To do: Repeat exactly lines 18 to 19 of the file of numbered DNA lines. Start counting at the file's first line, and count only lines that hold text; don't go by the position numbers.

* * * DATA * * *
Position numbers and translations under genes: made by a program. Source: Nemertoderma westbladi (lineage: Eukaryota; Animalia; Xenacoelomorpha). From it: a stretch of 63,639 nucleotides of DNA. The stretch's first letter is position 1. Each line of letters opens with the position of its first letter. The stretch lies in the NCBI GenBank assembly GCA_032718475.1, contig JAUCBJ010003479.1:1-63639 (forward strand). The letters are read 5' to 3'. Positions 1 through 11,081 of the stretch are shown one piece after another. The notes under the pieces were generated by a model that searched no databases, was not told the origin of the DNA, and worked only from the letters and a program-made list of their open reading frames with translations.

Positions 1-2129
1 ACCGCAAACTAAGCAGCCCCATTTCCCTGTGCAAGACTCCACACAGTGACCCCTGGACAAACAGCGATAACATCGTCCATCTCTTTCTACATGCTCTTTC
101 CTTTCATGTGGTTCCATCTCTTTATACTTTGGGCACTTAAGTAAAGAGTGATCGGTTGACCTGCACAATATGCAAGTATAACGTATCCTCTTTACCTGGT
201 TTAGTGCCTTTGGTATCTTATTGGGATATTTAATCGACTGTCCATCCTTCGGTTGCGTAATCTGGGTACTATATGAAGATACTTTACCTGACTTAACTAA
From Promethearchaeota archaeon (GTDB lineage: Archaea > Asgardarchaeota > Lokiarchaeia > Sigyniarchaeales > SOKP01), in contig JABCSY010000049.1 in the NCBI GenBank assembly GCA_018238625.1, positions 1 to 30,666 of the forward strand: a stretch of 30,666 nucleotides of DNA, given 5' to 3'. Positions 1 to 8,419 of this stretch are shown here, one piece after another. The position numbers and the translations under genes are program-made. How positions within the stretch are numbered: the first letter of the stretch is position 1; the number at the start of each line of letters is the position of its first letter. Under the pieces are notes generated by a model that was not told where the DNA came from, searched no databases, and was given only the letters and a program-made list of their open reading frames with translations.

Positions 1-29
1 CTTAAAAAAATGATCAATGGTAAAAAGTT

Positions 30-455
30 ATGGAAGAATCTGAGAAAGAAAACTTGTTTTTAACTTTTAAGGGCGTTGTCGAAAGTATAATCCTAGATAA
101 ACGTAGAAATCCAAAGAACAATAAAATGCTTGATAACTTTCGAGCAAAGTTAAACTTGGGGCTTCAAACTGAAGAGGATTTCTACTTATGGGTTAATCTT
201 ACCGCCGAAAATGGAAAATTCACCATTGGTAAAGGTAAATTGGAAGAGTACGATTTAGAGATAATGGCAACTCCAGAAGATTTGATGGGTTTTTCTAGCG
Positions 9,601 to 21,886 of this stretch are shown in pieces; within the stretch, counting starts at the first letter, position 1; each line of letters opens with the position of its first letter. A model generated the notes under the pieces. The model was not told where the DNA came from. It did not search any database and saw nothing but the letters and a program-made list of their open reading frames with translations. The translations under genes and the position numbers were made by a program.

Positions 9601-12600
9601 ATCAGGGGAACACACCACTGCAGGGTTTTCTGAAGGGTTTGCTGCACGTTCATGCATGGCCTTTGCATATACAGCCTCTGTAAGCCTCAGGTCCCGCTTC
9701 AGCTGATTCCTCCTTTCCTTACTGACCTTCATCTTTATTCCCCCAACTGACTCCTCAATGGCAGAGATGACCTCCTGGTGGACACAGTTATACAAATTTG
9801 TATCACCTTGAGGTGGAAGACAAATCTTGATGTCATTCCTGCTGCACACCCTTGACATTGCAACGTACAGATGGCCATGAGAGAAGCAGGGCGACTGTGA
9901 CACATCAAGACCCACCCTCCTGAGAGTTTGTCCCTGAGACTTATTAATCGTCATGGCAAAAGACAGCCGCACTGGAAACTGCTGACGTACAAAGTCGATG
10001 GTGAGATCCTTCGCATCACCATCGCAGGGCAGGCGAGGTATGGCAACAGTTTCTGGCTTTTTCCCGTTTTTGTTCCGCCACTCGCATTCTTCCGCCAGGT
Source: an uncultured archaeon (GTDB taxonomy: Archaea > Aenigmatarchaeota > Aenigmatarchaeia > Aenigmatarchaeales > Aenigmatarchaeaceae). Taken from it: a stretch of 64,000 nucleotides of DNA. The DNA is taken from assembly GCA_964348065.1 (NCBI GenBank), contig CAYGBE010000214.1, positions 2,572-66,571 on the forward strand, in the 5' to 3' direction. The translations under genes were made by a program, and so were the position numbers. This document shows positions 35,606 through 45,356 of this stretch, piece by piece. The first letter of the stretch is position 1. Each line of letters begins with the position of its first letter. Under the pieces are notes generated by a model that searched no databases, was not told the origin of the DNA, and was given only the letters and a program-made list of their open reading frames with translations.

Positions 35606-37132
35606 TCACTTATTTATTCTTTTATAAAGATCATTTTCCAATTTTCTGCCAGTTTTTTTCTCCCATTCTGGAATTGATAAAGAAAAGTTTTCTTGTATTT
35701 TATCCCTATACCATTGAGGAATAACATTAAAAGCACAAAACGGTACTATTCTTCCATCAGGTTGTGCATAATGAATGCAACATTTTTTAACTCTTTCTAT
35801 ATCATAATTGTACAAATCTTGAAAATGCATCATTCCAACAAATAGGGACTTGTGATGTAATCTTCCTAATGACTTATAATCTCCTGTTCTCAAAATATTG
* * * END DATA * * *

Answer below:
9901 CACATCAAGACCCACCCTCCTGAGAGTTTGTCCCTGAGACTTATTAATCGTCATGGCAAAAGACAGCCGCACTGGAAACTGCTGACGTACAAAGTCGATG
10001 GTGAGATCCTTCGCATCACCATCGCAGGGCAGGCGAGGTATGGCAACAGTTTCTGGCTTTTTCCCGTTTTTGTTCCGCCACTCGCATTCTTCCGCCAGGT